Arrow-right Camera


Olympics Give Cbs A Disappointing Ratings Victory

Bedeviled by the weather, time differences and some lackluster competition, CBS’ primetime Olympic coverage ended with the lowest ratings of any winter games since 1968.

The games drew an average 16.2 prime-time rating and 26 share, forcing CBS to give millions of dollars’ worth of free commercial time to advertisers because the coverage did not draw the audience that was expected.

The ratings were 42 percent lower than the Lillehammer games of 1994 and 13 percent below Albertville in 1992. Nielsen Media Research has been tracking Olympic coverage since 1968, and only that year’s Grenoble games scored lower than Nagano.

While acknowledging the Olympics did not give CBS the boost it had sought, CBS President Leslie Moonves said the network would not lose money on the games.

“Overall, we’re not thrilled,” he said. “I wouldn’t deny that the numbers have been disappointing. But we’re going to do just fine.”

CBS easily won last week’s primetime race with a 15.8 rating and 25 share, Nielsen said Tuesday. NBC was second with an 8.5 rating and 13 share, while ABC and Fox had identical 8.4 ratings and 13 shares.

While NBC and ABC essentially conceded defeat and scheduled a steady stream of repeats during the Olympic period, Fox programmed aggressively, and the strategy paid off with strong numbers.

Two of Fox’s controversial “reality” specials, “Surviving the Moment of Impact” and “World’s Scariest Police Chases,” finished among the week’s top 20 shows.

ABC scored with the first part of its “Oprah Winfrey Presents” miniseries, “The Wedding.” It was the week’s most-watched non-Olympic broadcast. That made up for the disappointing ratings of ABC’s two-part Motown special.

The Olympics coverage had two positive side benefits for CBS: It helped David Letterman beat Jay Leno in late-night ratings for the first time since 1995 and gave the “CBS Evening News” its first outright win in the ratings since February 1994, during the Lillehammer Olympics.

Last week, the CBS news program had a 9.3 rating and 18 share, the “NBC Nightly News” had a 9.1 rating and 17 share, and ABC’s “World News Tonight” had an 8.6 rating and 16 share.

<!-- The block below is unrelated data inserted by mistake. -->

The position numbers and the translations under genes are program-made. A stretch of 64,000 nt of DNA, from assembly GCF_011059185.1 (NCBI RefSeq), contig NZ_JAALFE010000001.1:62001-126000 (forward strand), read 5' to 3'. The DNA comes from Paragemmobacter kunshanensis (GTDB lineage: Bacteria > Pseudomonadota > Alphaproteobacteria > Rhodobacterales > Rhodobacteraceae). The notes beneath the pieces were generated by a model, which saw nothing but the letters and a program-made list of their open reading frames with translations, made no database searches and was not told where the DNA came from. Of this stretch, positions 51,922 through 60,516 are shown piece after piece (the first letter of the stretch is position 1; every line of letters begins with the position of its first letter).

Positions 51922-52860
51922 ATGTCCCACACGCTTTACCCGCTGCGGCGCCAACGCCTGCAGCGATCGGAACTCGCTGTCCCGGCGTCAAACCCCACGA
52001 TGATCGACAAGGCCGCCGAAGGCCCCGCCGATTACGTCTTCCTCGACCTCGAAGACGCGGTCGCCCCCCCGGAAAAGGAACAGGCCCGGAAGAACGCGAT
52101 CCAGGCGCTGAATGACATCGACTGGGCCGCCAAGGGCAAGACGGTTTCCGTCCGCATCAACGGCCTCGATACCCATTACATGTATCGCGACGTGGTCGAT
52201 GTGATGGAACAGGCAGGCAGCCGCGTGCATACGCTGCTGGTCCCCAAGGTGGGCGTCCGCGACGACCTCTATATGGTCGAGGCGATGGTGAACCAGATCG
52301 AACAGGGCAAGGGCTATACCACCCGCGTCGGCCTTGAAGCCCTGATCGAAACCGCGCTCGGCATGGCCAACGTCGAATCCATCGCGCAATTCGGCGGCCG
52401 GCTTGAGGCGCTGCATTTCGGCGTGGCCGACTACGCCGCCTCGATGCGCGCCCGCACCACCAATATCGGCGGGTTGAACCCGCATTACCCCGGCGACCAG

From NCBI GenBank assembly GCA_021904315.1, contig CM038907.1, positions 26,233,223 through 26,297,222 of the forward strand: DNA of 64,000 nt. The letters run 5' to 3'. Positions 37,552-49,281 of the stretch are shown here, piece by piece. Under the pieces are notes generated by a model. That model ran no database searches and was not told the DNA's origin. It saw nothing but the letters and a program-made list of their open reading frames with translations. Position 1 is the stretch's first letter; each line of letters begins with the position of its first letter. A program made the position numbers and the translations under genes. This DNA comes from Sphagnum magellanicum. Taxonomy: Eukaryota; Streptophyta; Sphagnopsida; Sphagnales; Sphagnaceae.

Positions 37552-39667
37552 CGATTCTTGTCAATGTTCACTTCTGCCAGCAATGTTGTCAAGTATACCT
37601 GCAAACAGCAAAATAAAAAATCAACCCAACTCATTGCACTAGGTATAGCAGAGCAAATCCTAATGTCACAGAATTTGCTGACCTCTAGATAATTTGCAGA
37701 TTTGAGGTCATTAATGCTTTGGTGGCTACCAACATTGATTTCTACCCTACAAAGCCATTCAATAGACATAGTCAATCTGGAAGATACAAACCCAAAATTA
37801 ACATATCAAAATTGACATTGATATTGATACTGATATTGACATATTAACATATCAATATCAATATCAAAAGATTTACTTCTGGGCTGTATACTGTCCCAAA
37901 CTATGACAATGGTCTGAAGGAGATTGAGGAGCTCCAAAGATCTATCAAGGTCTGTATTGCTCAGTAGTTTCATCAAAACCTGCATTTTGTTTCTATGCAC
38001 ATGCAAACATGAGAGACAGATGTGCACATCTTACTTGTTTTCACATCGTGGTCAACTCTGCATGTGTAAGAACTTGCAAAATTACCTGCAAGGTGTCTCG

Prime-time ratings as compiled by Nielsen Media Research for Feb. 16-23. Top 10 listings include the week’s ranking, with rating for the week, season-to-date rankings in parentheses, and total homes.

An “X” in parentheses denotes a one-time-only presentation. The rating is the percentage of the nation’s estimated 98 million TV homes. Each ratings point represents 980,000 households.

1. (X) “XVIII Olympic Winter Games-Friday,” CBS, 23.2, 22.7 million homes.

2. (X) “XVIII Olympic Winter Games-Wednesday,” CBS, 20.7, 20.2 million homes.

3. “Oprah Winfrey Presents: The Wedding, Part 1,” ABC, 16.8, 16.4 million homes.

4. (2) “Seinfeld,” NBC, 15.0, 14.7 million homes.

5. (X) “XVIII Olympic Winter Games-Monday ,” CBS, 14.9, 14.6 million homes.

6. (7) “60 Minutes,” CBS, 14.0, 14.6 million homes.

7. (X) “XVIII Olympic Winter Games-Thursday,” CBS, 13.9, 13.6 million homes.

8. (X) “XVIII Olympic Winter Games-Tuesday,” CBS, 13.5, 13.2 million homes.

9. (4) “Friends,” NBC, 13.1, 12.8 million homes.

10. (1) “E.R.,” NBC, 12.8, 12.5 million homes .

11. (X) “Surviving the Moment of Impact,” Fox, 12.3, 12.0 million homes.

12. (X) “XVIII Olympic Winter Games-Saturday,” CBS, 12.0, 11.7 million homes.

12. (X) “XVIII Olympic Winter Games-Sunday,” CBS, 12.O, 11.7 million homes.

12. “The X-Files,” Fox, 12.0, 11.7 million homes.

15. “3rd Rock From the Sun,” NBC, 11.8, 11.5 million homes.

16. “The World’s Scariest Police Chases,” Fox, 11.2, 10.9 million homes.

17. “NBC Monday Night Movie: A Few Good Men,” NBC, 10.9, 10.6 million homes.

17. “NYPD Blue,” ABC, 10.9, 10.6 million homes.

19. (3) “Veronica’s Closet,” NBC, 10.8, 10.5 million homes.

20. “King of the Hill,” Fox, 10.0, 9.8 million homes.